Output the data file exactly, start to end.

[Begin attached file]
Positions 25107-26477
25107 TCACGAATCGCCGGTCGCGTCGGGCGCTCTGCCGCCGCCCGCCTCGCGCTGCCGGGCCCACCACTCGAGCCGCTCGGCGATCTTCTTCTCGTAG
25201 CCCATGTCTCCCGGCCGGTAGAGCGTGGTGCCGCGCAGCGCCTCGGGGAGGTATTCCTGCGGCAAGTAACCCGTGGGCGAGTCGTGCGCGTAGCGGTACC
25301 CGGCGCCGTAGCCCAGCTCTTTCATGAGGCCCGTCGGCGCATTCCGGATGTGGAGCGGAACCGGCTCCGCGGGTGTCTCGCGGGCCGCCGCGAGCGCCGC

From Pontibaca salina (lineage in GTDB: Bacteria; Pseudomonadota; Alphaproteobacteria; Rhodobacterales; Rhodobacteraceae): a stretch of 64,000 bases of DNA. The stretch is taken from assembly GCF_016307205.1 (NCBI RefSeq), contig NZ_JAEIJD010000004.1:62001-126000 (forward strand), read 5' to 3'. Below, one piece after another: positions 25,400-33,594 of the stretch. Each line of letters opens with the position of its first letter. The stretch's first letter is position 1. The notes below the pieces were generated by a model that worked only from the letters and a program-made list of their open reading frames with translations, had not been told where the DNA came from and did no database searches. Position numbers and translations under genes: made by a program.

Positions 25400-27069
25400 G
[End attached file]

Positions 25107-26477
25107 TCACGAATCGCCGGTCGCGTCGGGCGCTCTGCCGCCGCCCGCCTCGCGCTGCCGGGCCCACCACTCGAGCCGCTCGGCGATCTTCTTCTCGTAG
25201 CCCATGTCTCCCGGCCGGTAGAGCGTGGTGCCGCGCAGCGCCTCGGGGAGGTATTCCTGCGGCAAGTAACCCGTGGGCGAGTCGTGCGCGTAGCGGTACC
25301 CGGCGCCGTAGCCCAGCTCTTTCATGAGGCCCGTCGGCGCATTCCGGATGTGGAGCGGAACCGGCTCCGCGGGTGTCTCGCGGGCCGCCGCGAGCGCCGC

From Pontibaca salina (lineage in GTDB: Bacteria; Pseudomonadota; Alphaproteobacteria; Rhodobacterales; Rhodobacteraceae): a stretch of 64,000 bases of DNA. The stretch is taken from assembly GCF_016307205.1 (NCBI RefSeq), contig NZ_JAEIJD010000004.1:62001-126000 (forward strand), read 5' to 3'. Below, one piece after another: positions 25,400-33,594 of the stretch. Each line of letters opens with the position of its first letter. The stretch's first letter is position 1. The notes below the pieces were generated by a model that worked only from the letters and a program-made list of their open reading frames with translations, had not been told where the DNA came from and did no database searches. Position numbers and translations under genes: made by a program.

Positions 25400-27069
25400 G